Pitches a product of winning mindset | The Daily Star
12:00 AM, October 31, 2016 / LAST MODIFIED: 11:01 AM, October 31, 2016

Pitches a product of winning mindset

In March 2010, Bangladesh had set England a target of 209 to win in the fourth innings in Mirpur. Then, the match had gone till the fifth day and the fifth morning started with Bangladesh trying to bat out time in order to salvage a draw after conceding a first innings lead of 77. Fans and players alike were hopeful after they batted till after lunch and set a target of 209, just enough to hope for a draw. 

Alastair Cook, on his first tour as captain, then hit an unbeaten century and Kevin Pietersen a quickfire 74 to take England home with nine wickets and plenty of time to spare, making a mockery of home hopes. 

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  Numbers Game
19  Mehedi Hasan now has the most Test wickets after the first two Test matches for Bangladesh with 19 scalps to his name. Mahmudullah Riyad and Sohag Gazi are second with 12 each. It is also the highest number of wickets by a Bangladeshi in any Test series, surpassing Enamul Haque and Shakib Al Hasan's 18-wicket hauls.
19 Y 

5 D
At 19 years and 5 days, Mehedi became the second-youngest player to claim a 10-wicket haul against England. India's LSivaramakrishnan did it when he was 18 years and 338 days.
12 Mehedi's 12 for 159 is the best Test bowling analysis for Bangladesh, surpassing Enamul Haque's haul of 12 for 200 against Zimbabwe in 2005.
9 Nine players have won the man-of-the-series awards on debut series. Mehedi joins Rohit Sharma, James Pattinson, Vernon Philander, Ravichandran Ashwin, Ajantha Mendis, Stuart Clark, Jacques Rudolph and Sourav Ganguly.
8 The number of Test wins Bangladesh now have. All their other wins have come against either Zimbabwe or the West Indies.
4th Mehedi also has the fourth-highest number of wickets overall after the first two Test matches. India's Narendra Hirwani leads that list with 24, with England's Alec Bedser (22 wkts) and Bob Massie (21) behind him.

When he fronted up to the press yesterday after a 108-run loss to Bangladesh in the second Test that ended within three days, even if he wasn't thinking of that match six and a half years ago, a question from the British press contingent took him back to 2010. 

“They've obviously taken big strides, but we've played them on totally different wickets,” said Cook when asked how different Bangladesh were as a side since he last played them in a Test in their backyard. “Last time the wickets were flatter, they didn't spin as much. They've decided that's the way they want to be brave and try to win the game, and why wouldn't you as a side?”

What he may have missed, however, is that the change in pitches are a result of a change in mindset.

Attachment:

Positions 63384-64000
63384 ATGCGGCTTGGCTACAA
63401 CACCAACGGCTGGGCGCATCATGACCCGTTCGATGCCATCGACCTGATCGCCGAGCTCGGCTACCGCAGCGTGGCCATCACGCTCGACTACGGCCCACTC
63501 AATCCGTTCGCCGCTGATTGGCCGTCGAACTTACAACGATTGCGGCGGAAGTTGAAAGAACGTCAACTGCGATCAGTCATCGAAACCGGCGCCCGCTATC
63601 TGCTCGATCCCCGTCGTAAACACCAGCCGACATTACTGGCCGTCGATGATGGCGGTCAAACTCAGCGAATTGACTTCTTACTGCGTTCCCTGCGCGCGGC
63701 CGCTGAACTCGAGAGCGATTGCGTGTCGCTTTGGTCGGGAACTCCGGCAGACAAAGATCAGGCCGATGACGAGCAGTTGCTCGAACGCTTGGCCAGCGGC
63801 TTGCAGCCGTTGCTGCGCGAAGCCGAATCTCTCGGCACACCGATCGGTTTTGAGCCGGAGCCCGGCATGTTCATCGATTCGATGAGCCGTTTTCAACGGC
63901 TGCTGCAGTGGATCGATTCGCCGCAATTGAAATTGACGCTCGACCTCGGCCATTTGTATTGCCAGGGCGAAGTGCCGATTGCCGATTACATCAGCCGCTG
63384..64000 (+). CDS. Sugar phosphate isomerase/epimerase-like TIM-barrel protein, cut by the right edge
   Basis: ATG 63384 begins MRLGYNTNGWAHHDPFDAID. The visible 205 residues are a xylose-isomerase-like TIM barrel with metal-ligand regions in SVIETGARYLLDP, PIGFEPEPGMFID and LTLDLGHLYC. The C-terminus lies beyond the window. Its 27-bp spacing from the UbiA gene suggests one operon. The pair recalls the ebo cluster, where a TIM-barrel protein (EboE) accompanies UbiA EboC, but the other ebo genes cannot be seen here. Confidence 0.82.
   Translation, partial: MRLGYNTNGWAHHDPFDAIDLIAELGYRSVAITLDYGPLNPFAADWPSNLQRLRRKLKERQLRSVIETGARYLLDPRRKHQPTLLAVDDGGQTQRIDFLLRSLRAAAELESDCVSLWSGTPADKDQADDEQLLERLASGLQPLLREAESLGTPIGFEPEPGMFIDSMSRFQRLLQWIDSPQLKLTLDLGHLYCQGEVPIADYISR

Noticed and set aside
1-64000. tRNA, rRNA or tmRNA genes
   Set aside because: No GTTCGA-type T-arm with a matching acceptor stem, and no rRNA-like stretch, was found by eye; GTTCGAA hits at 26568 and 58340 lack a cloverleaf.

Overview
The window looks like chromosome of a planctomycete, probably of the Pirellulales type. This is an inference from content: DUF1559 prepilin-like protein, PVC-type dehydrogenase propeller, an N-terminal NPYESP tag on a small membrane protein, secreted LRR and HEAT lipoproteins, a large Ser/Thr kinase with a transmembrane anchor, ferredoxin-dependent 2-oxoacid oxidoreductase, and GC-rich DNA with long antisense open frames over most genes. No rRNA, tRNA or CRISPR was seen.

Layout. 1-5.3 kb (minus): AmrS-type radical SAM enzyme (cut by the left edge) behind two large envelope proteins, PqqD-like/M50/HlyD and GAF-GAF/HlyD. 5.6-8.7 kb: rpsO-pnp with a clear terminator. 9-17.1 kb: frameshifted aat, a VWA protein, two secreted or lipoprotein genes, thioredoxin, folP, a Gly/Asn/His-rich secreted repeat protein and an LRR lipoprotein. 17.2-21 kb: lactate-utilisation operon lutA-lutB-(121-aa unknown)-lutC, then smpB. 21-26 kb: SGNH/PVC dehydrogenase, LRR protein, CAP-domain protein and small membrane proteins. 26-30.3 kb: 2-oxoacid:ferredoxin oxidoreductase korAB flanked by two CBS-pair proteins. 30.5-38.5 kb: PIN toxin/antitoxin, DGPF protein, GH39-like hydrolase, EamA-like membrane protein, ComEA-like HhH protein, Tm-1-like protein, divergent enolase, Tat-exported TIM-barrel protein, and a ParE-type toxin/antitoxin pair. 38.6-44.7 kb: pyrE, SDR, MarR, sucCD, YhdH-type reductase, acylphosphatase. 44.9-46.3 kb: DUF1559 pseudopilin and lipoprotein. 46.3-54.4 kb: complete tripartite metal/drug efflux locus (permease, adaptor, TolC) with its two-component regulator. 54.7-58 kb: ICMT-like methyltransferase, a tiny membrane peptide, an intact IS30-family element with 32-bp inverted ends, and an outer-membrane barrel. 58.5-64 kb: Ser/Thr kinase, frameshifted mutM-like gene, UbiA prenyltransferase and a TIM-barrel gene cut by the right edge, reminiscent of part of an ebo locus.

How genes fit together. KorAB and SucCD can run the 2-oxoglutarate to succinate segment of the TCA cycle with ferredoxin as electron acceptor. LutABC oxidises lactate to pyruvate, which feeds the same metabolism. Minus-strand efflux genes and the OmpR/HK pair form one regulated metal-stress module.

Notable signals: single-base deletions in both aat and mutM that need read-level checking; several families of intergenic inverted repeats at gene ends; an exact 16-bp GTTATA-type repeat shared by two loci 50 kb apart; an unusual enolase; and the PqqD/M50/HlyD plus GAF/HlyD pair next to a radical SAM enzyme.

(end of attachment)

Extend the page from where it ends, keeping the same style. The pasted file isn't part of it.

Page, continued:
For Bangladesh, it was not the obvious thing to do. It would have been much easier to look for more draws. But they had the heart to gamble in the format they were least proficient in, and the skills to pull it off.

“We have never played on wickets like these before,” said skipper Mushfiqur Rahim, presenting the other side of the pitch phenomenon moments after Cook had completed his presser. Although they have proven to have better spinners than England and were able to negotiate England's twirlers better, this was as much a step into the unknown as England had taken when they stepped out to play the first Test of the series in Chittagong on October 20.

Cook may have hoped that Bangladesh would see the 22-run loss in Chittagong as a backfire of their new policy to go for the win. Instead they doubled down -- they selected only one pacer in the eleven and the pitch in Mirpur was as spin-friendly as the Chittagong one, while being more prone to breaking down because of its clay base. 

Cook would have done well to ask Eoin Morgan, England's one-day captain who chose to sit out the tour, about Bangladesh's change because although the methods were vastly different, the mindset that made England reluctantly share the spoils of a series they would have expected to win is a continuation of the one which resulted in the 15-run win that saw England exit the World Cup last year.

That came on the back of a disastrous 2014, during most of which Bangladesh could not buy a win. Then Mashrafe Bin Mortaza took over the reins and with coach Chandika Hathurusingha devised strategies to win and a team more than willing to execute them. And once the joy of winning was tasted, it was not one they wanted to let go of, regardless of format.

It is cause for celebration that Bangladesh, outstripping all expectations, translated that attitude so quickly to the Test arena. Their play is not perfect by any means -- there were frustrating moments of captaincy brain-freezes yesterday and the batsmen seemed too anxious to get runs on the board -- but they have finally found their niche at home and much like in the ODI format, they can look forward to being a force in Tests at home too.

“They'll find it hard on bouncy wickets,” added Cook when talking about his opponents. Judging by Bangladesh's track record of adjusting strategy and personnel to the conditions, that is a prediction Cook should not be putting much money on.

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